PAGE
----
Conspirata by Robert Harris is a work of historical fiction set in ancient Rome. A sequel to Harris’ novel Imperium, Conspirata continues the story of the life of the great orator and politician Cicero. The book begins in the year 63 B.C., when Cicero was elected consul of Rome. This was the year that he defeated the Cataline conspiracy, saving Rome from what would have been a ruinous civil war, and he appeared to be at the peak of prestige. But such things never last, especially when one has made an enemy of one of the greatest political minds of his generation: Julius Caesar.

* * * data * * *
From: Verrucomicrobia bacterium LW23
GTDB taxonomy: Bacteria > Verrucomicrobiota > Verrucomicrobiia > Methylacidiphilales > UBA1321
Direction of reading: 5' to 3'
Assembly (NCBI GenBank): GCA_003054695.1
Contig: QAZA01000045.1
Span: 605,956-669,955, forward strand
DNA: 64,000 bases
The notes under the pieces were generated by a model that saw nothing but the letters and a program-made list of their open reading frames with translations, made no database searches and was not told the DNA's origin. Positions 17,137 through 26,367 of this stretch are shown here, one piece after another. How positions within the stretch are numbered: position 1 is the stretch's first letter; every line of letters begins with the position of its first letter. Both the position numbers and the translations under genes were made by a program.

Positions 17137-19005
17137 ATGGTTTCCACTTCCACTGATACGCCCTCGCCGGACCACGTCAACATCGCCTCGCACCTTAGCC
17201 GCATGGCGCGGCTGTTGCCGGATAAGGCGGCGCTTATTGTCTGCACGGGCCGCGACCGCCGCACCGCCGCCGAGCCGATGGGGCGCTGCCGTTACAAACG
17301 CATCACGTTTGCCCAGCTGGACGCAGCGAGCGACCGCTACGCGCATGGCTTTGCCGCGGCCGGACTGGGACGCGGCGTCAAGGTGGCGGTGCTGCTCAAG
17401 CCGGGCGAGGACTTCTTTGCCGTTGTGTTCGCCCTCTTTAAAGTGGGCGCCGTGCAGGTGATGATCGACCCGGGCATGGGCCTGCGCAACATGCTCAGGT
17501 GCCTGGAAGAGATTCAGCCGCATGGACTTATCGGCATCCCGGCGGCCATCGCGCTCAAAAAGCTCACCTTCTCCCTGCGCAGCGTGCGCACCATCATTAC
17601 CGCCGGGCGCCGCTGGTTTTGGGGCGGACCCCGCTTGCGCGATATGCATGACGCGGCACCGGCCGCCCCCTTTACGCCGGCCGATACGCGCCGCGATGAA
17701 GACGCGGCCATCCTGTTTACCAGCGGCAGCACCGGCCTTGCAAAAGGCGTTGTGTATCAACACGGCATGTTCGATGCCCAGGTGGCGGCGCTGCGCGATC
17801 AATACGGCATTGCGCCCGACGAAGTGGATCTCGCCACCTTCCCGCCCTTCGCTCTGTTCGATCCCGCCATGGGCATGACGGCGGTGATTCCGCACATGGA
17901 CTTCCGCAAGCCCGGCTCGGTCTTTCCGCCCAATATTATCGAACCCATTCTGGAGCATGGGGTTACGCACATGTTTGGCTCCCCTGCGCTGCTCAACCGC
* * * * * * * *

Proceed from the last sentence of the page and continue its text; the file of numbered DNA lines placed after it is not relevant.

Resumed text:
Conspirata is a romp. Told in first person through the eyes of Cicero’s slave-secretary Tiro, the story careens from murder to political intrigue to civil unrest to domestic drama. Conspirata is tautly told and brilliantly paced, a sharp contrast to the Roman novels of Colleen McCullough (which are also fine historical fiction in their own right). Someone unfamiliar with basic Roman history and culture might find some of the details of the period’s politics and religion bewildering, but Harris makes the Roman-ness of the book secondary to the plot and characters which are utterly convincing and compelling. I found myself looking forward to every chance I had to read this book, and I devoured it quickly.